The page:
Call and Response began in 2005 [the same year as YouTube was launched]. It took the form of a semester-long video dialog between two groups of media students, one at the Rhode Island School of Design in the U.S. and the other at the University of Yaounde in Cameroon. In 2007, Peltz and his collaborators further developed the project to include a custom-designed interface. It went on to include participants, educators and educational institutions in over a dozen countries, including Argentina, Cameroon, Finland, Jordan, Kenya, South Korea, South Africa, Sweden, France and Haiti. It is shown, in the above images, as part of a workshop and installation at the Bildmuseet in Umeå. The project was part of an online laboratory for pedagogic experimentation and research into the possibilities of non-linear, networked video production developed and led by Daniel Peltz, Dennis Hlynsky and Chuan Khoo at the Rhode Island School of Design.

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bio

Daniel Peltz is an artist and international educator. Through public projects, performances and media installations, Peltz’ artworks explore complex social systems, attempting to provoke ruptures in the socio/cultural fabric through which new ways of being may emerge and be considered. To accomplish these goals, he uses a range of intervention, ethnographic and performance strategies. His projects often take the form of existing social systems to directly engage non-art audiences in the language of critical art practice.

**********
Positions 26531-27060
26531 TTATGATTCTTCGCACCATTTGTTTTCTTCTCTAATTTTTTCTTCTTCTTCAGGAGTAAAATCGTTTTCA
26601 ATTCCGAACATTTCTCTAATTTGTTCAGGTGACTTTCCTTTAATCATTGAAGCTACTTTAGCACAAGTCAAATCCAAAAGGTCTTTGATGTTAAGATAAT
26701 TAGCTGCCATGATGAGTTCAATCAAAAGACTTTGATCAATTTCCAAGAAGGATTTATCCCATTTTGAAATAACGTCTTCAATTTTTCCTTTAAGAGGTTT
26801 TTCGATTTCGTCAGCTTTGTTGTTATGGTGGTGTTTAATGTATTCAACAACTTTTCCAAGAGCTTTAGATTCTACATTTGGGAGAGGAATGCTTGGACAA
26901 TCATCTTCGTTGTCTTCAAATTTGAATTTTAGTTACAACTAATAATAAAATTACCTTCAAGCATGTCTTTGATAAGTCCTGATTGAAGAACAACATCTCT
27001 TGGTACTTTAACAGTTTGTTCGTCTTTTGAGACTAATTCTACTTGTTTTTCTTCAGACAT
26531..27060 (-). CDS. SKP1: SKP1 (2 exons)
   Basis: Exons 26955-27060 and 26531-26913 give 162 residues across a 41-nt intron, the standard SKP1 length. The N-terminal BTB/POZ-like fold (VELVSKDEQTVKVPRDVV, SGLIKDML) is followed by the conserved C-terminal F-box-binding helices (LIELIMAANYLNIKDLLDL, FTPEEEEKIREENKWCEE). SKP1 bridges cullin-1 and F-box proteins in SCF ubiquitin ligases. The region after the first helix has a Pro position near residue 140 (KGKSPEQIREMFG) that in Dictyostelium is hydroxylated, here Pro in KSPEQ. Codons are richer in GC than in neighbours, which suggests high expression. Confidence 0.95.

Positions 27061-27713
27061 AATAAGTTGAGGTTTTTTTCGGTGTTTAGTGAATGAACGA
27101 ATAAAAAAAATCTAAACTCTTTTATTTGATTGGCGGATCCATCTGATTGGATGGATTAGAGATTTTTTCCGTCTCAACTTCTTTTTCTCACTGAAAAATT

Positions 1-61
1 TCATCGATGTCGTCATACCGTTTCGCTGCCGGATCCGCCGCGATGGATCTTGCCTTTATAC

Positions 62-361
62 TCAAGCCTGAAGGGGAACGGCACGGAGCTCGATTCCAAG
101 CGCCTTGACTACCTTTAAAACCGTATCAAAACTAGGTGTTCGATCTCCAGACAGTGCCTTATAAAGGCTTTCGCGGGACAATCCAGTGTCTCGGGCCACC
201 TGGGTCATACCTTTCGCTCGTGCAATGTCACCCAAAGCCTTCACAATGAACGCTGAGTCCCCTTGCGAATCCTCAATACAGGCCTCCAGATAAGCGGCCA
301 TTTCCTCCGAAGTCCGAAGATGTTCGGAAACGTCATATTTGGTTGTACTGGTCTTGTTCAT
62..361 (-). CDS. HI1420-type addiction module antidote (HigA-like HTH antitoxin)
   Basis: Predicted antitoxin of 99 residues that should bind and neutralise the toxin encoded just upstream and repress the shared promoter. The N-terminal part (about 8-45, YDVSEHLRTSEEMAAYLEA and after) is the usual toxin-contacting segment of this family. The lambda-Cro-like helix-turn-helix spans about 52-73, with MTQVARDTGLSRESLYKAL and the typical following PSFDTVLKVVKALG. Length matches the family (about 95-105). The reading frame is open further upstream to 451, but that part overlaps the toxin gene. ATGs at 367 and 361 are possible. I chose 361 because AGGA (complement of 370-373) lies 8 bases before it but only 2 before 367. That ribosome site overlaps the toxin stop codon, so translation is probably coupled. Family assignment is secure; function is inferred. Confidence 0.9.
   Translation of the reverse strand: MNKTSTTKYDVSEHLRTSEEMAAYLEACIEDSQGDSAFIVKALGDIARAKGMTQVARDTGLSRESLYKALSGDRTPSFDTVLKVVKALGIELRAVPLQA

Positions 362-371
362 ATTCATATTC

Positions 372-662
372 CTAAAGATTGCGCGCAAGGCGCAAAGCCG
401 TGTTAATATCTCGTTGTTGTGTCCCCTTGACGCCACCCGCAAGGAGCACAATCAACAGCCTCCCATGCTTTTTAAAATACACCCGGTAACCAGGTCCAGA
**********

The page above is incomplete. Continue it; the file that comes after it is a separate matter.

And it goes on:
Artifacts from Peltz’ public projects and performances have been exhibited in international solo and group exhibitions at institutions including Färgfabriken and Botkyrka Konsthall in Stockholm, the Cable Factory in Helsinki, Galleri F15 in Moss and the Norrköpings Konstmuseum. He has been a resident artist at Yaddo in the USA; Helsinki International Artist Program in Finland; International Artists Studio Program in Sweden; Artspace in Australia; Cemeti Art House in Indonesia; and Spaced in Western Australia.

Growing out of a 2007 artistic-research Fulbright term in Sweden, Peltz is also co-founder and research director of the artist-run, long-term, place-based research project Rejmyre Art Lab’s Centre for Peripheral Studies in Rejmyre, Sweden.